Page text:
Roving Mars, One Step at a Time
Spirit has taken its first sample of Martian dust, and soon it will start roving around for evidence of what used to be running water. In three days the next rover, Opportunity, will land, unfold, reach out and finally start moving around–this time on the opposite side of the planet. NASA has made a detailed computer simulation of how the rover navigates. (The more technical stuff comes in the second half.)
Time is critical. Martian dust will slowly build up on the rover’s solar arrays. It will eventually block the energy needed to recharge the batteries that keep the rover alive. The rover has to move as quickly as possible to interesting places without the need to wait for orders from Earth. The trick is to make it move automatically. And the best way to do that is not to try to plan a long journey across the Martian surface all at once, but rather to analyze just a small portion of the landscape ahead. NASA provides frequent updates of the rover’s status.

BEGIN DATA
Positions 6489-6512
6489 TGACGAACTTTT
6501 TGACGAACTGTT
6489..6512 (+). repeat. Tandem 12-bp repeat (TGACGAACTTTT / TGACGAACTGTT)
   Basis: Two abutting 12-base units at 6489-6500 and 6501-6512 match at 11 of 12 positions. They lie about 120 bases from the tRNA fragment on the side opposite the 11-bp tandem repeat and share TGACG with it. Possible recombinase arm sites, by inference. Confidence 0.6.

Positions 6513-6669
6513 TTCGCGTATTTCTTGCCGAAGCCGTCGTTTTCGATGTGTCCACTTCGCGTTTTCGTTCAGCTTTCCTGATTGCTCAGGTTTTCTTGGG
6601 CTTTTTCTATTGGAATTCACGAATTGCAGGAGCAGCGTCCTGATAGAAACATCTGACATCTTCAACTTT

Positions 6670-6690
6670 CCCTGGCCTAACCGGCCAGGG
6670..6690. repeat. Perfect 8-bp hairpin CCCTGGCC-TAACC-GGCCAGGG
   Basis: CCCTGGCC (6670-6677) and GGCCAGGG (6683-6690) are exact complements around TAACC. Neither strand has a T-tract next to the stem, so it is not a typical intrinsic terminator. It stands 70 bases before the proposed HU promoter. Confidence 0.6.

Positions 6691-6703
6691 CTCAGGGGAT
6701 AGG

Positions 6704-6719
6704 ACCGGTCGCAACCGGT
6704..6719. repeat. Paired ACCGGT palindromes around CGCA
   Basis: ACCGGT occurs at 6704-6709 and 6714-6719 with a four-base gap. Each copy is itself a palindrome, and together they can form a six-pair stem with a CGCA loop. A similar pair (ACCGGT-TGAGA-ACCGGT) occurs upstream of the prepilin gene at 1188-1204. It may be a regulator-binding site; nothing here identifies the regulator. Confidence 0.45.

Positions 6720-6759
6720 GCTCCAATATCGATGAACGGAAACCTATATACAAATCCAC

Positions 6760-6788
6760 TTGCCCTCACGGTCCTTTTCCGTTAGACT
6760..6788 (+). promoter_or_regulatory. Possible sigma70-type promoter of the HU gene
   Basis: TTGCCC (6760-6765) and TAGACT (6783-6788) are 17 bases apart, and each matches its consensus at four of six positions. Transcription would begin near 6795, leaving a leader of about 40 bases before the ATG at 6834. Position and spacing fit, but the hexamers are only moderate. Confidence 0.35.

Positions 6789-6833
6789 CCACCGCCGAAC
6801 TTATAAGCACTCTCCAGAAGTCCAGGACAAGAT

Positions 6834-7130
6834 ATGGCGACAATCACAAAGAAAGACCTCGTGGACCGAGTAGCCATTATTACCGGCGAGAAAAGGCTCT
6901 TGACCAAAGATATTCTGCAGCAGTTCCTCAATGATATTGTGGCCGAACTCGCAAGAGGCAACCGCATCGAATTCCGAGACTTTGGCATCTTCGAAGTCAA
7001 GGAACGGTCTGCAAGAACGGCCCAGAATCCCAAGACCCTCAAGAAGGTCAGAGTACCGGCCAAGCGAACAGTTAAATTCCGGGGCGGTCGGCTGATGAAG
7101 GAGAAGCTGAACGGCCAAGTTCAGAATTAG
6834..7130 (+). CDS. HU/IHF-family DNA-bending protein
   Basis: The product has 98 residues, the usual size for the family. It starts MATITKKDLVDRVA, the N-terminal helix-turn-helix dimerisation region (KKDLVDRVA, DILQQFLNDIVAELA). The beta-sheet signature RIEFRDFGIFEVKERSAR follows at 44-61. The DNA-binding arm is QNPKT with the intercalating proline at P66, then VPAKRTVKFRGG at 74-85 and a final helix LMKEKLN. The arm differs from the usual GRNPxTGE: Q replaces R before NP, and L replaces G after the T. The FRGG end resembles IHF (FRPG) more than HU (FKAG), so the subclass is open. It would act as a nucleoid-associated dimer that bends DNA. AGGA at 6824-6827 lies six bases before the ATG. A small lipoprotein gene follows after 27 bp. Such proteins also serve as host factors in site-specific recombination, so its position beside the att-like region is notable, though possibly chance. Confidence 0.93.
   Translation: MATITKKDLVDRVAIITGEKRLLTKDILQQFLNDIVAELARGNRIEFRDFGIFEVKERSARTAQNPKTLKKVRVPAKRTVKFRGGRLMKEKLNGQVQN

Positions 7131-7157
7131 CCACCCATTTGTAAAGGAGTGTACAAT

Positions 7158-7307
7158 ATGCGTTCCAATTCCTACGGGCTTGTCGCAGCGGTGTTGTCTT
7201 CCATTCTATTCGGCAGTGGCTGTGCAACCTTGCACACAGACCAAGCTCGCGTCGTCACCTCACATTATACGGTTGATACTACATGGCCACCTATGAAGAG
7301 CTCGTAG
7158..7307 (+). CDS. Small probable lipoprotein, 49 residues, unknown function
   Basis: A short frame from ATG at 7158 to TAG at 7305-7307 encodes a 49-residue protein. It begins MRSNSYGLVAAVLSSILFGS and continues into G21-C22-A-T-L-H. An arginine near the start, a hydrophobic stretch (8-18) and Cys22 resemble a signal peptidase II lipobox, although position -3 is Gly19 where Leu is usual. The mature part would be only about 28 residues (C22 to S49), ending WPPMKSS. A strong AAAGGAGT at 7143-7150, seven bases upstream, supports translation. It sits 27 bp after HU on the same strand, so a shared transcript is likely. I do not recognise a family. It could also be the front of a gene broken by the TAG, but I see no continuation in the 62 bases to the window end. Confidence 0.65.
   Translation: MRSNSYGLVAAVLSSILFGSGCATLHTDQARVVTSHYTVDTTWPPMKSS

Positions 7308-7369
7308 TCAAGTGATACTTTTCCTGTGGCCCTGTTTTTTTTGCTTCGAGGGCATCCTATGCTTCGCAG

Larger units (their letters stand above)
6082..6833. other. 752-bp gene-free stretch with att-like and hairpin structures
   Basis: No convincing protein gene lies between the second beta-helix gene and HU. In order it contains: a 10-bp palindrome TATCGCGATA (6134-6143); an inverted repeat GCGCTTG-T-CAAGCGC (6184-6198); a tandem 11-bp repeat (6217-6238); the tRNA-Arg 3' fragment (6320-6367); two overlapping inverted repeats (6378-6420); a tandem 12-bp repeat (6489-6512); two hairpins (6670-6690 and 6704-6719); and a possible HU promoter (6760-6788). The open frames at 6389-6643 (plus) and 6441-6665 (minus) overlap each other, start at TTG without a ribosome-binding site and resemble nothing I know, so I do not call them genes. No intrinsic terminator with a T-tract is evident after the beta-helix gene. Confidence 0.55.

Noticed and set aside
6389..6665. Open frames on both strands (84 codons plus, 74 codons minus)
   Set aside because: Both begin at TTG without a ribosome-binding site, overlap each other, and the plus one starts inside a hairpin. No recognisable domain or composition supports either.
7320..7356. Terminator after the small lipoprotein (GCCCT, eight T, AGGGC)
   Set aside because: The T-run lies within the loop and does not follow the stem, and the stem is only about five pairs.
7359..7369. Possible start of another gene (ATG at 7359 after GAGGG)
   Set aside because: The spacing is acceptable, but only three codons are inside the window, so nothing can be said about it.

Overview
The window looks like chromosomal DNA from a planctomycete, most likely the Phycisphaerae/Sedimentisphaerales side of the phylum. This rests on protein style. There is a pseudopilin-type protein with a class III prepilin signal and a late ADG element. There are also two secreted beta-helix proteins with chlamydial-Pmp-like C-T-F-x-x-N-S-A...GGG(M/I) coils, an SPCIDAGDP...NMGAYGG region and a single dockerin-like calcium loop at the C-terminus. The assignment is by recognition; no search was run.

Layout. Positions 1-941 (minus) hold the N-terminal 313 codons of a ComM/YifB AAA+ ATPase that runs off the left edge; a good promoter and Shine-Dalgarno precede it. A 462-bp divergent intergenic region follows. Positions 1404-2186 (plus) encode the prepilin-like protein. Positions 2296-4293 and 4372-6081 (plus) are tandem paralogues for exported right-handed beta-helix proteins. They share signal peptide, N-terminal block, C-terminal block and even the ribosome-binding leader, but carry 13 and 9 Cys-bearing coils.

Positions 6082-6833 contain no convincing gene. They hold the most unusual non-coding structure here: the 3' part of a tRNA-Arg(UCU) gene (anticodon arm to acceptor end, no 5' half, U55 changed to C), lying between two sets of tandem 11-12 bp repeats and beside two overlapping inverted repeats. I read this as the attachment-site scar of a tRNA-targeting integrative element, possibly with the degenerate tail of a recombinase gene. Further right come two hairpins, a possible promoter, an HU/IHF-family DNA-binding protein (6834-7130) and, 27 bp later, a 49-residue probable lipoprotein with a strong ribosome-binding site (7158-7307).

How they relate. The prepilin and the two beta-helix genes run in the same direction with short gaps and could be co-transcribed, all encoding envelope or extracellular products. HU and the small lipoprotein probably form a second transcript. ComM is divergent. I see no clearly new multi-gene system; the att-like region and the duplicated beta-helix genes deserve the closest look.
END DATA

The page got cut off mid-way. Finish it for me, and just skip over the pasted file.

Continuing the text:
Geoffrey Hinton tells us why he’s now scared of the tech he helped build
“I have suddenly switched my views on whether these things are going to be more intelligent than us.”
ChatGPT is going to change education, not destroy it
The narrative around cheating students doesn’t tell the whole story. Meet the teachers who think generative AI could actually make learning better.
Meet the people who use Notion to plan their whole lives
The workplace tool’s appeal extends far beyond organizing work projects. Many users find it’s just as useful for managing their free time.
Learning to code isn’t enough
Historically, learn-to-code efforts have provided opportunities for the few, but new efforts are aiming to be inclusive.
Get the latest updates from
MIT Technology Review
Discover special offers, top stories, upcoming events, and more.